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He was not the ignorant soldier who could services secured him rapid promotion. mistake the printed Bible brought to him in 1547 Francis 1. died, and was sucat Vassy, as Protestant prejudice has de- ceeded by Henry II. In this same year picted him, but he was well read in the Coligny was made colonel and captainLatio historians, and especially in Taci. general of the French infantry. The tus. Splendid in expenditure, delighting Swiss mercenaries, of whom the force was in display, apparently frank and careless composed, were disorderly in war, and in in speech, mirthful in manner, broad. peace “companies of Arabs and brigands." shouldered, and magnificent in appear. Coligny's first care was to reduce them ance, he was the ideal beau sabreur, the to discipline. The honor of women was very man to become the idol of Paris.
guarded by the punishment of hanging. Numerous explanations have been Everything was to be paid for, and soldiers sought for the coolness which gradually who roved through the country in search sprang up between the two young men. of plunder were to be hung. No quarrel. The true explanation lies in their divergent ling was permitted. A soldier who calumcharacters and their natural rivalry. In niated another, or gave his comrade the the case of Coligny the exuberant spirits of lie, was to make public confession of his youth concealed a will and temperament fault. No duel could be fought without which were not likely to suffer shipwreck permission. The execrable blasphemies from the frivolities of the court. His of the soldiers were to cease. On the thoughtful, serious face : - as it appears in third offence the blasphemer's tongue was his portrait among the Grands Amiraux of cut out. Golding,* in his “ Lyfe of Jasper France with its square, high forehead, Colignie,” translated from the Latin of De full, firm mouth, clear, melancholy, grey Serres, describes this military code. eyes, reveals qualities the very opposite to those of Guise. Proud of his birth,
For wheras erst it was growen intoo a
moste wicked custome, that the souldyers impatient of control, stern and even harsh in the administration of justice, he was a
myght ronne gadding everywhere under their
antsignes, and make havocke and spoyle of man to be trusted and feared. Reserved all things, Jasper tyed them too streyter in manner, severe in demeanor, slow in orders of warlike disciplyne, therby too rethe expression of his opinions, inflexible streyne their overlicentiouse dealings, and in bis judgment of others, pitiless towards specially to represse the libertie of their himself, he was never a man to be popular. cursed swearing and blasphemie. He cared little for worldly pleasures, but Stern as the code was it was enforced he loved power. He was determined to with inexorable rigor. Formerly, says be the first man in France, and at every Brantôme,t there was nothing but pillage, step Guise crossed his path. Tolerant robbery, plunder, ransoming, murder, and colightened in his views, he was in quarrels, and ravishing. Now the troops his ideas a man of the modern world. were strictly disciplined, and the lives The hero of duty, intrepid in danger, re of thousands of persons saved.” sourceful in defeat, never elated by success In 1553 Coligny became admiral of or dispirited by failure, his virtues seemed France; in 1555 he was made governor to be cast in the mould of antiquity. of Picardy; in 1556 he negotiated the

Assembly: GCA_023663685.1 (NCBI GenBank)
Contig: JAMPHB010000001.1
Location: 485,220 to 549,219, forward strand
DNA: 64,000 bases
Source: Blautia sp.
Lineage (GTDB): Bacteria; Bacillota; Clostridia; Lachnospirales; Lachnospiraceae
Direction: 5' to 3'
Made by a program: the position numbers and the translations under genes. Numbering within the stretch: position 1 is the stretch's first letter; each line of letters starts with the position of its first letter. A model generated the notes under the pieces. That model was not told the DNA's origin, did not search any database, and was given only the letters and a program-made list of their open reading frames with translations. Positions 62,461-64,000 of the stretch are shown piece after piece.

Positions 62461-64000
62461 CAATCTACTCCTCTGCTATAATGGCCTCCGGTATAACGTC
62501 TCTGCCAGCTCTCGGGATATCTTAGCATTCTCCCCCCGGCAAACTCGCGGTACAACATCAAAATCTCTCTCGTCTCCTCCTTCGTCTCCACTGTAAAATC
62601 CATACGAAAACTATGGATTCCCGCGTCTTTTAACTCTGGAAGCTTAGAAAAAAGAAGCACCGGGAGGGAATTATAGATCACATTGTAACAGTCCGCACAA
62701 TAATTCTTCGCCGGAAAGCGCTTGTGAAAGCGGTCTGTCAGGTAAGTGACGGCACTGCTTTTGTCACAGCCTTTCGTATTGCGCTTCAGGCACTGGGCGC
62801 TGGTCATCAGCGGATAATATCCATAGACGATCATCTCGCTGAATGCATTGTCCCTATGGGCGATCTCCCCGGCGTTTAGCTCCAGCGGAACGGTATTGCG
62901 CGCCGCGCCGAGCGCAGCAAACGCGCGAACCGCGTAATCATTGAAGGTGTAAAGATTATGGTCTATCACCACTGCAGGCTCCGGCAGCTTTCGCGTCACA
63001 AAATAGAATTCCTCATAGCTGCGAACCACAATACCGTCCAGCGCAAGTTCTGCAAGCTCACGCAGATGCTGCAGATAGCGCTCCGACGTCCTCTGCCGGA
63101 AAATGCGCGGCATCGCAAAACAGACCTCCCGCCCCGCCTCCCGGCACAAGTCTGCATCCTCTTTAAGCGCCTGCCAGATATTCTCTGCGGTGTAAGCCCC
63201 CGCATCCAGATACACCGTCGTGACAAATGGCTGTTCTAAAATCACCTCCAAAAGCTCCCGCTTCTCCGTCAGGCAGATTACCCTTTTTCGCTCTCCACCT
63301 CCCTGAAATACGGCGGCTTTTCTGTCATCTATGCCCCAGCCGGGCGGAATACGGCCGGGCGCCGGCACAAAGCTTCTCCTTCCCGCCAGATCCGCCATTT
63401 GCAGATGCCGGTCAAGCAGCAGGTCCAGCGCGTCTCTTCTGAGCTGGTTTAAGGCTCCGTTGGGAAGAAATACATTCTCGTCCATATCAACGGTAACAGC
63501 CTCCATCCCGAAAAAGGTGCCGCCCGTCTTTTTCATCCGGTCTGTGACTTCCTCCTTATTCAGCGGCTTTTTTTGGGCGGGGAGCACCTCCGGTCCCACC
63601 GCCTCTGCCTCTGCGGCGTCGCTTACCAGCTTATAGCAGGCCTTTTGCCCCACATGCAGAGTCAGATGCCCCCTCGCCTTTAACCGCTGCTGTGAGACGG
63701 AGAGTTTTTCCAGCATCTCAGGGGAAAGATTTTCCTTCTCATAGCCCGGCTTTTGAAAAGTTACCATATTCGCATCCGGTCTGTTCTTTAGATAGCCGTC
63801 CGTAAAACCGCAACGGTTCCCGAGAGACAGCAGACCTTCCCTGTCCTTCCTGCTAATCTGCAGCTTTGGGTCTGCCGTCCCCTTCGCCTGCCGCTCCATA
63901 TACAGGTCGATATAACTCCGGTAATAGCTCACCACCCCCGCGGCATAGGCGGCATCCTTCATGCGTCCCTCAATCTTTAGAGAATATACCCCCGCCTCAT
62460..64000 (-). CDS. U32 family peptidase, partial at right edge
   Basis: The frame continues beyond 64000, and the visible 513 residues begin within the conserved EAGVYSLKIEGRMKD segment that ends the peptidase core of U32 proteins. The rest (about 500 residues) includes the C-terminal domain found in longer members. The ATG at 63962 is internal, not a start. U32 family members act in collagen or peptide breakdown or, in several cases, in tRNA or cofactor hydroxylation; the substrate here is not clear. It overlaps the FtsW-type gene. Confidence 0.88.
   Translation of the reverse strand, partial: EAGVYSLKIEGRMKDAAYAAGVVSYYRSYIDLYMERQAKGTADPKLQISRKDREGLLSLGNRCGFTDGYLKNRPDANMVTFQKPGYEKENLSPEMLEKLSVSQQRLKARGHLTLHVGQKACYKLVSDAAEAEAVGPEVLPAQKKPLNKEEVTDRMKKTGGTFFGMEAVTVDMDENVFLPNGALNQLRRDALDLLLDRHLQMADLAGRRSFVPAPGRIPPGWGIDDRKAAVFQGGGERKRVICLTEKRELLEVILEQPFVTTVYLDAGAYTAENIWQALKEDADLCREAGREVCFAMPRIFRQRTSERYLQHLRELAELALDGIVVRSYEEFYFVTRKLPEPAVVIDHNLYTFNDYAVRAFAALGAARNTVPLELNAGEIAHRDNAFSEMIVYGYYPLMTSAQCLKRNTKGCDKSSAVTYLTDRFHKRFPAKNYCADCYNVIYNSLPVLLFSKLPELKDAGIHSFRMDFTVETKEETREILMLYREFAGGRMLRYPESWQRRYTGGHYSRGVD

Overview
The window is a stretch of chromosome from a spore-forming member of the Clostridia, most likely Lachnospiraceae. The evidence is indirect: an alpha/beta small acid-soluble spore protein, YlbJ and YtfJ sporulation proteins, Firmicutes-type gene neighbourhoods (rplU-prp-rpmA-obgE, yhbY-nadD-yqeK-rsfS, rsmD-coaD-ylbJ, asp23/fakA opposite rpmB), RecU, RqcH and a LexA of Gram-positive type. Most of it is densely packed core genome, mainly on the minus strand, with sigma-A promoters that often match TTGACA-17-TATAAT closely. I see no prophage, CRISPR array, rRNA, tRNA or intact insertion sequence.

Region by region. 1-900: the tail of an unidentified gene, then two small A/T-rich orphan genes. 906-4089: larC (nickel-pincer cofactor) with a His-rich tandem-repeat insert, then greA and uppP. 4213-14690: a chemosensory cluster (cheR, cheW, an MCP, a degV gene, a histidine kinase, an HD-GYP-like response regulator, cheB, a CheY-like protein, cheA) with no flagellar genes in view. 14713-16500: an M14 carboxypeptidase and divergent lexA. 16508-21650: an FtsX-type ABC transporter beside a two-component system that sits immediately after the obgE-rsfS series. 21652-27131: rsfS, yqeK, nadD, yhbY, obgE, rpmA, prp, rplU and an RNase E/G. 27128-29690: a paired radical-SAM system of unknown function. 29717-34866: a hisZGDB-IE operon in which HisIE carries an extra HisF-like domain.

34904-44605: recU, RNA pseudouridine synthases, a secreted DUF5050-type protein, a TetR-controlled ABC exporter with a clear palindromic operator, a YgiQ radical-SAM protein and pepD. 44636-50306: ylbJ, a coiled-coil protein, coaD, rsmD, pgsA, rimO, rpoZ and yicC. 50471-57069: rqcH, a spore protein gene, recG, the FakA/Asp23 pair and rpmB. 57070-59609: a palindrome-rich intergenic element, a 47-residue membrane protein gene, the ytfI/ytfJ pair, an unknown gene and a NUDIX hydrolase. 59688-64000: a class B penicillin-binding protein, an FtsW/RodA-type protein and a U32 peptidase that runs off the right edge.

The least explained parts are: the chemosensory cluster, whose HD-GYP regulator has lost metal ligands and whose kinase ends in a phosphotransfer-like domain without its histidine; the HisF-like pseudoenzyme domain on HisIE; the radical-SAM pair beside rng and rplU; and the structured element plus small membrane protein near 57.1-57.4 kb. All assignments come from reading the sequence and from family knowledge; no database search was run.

Ambitious of military glory, Coligny Treaty of Vaucelles with Philip of Spain. rapidly gained renown as a soldier. He He was at the height of his fortune. was wounded at Montmédy in 1542, and Meanwhile the increasing severity of the at the siege of Baios in 1543; he distin- persecutions of the Protestants had turned guished himself at the capture of Carignan Coligny's thoughts to the pacification of and the battle of Cérisoles (1544); he conimanded a galley in the French expedition Capteine and Mainteiner of the trew Christain Reli
* The Lyfe of the most Godly, Valeant, and Noble against the Isle of Wight in 1545 ; he gion in Fraunce, Jasper Colignie Shatilion, some tyme captured Boulogne from the English in Greate Admirall of Fraunce. Translated out of Latin 1549 by means of a fort which was called, by A. Golding. London, 1576. 8vo.
| Hommes Illustres et Grands Capitaines Français : after its projector, Fort Châtillon. Such | M. de Châtillon.
religious dissensions. In the New World | God, which are always good, and holy, and it was possible to found a colonial empire, reasonable, and which do nothing without just strike a blow at the exclusive dominion of cause. Wherefore, though I know not the Spain, and secure liberty of conscience for reason thereof, I ought not even to enquire the Protestants. As Coligny anticipated Him, conforming myself to His will.
into it, but rather to humble myself before Cromwell in his discipline of an army, so also he preceded the Pilgrim Fathers in Coligny returned to Paris, to find Guise his scheme of colonization. But bis plan entirely possessed of Henry's confidence, was to be a national movement, supported the Spanish influence supreme, the papal and encouraged by the king. To this power strictly allied with France, the purpose he adhered with his usual tenac- Catholic reaction in progress, the Inquisiity. He recurred to it again in 1560, 1564, tion introduced, the goveroment bent upon and 1570.* In 1555 the first colonizing the extermination of heresy. It did not expedition for the sake of religious liberty make his loss of influence less hard to sailed from Havre. It reached Rio de bear, that he himself was the author of Janeiro, and occupied a small island, the plans by which Guise had taken Cal. which Villegagoon the commander, called als * He withdrew to Châtillon-sur-Loing, Coligny. But the enterprise failed. The where he made a public profession of the emigrants quarrelled among themselves ; Calvinist opinions in 1560. In his retire. many of them returned sooner than endure ment he busied himself with rebuilding the Genevan rule; those who remained and restoriog the castle.t Châtillon, near were massacred.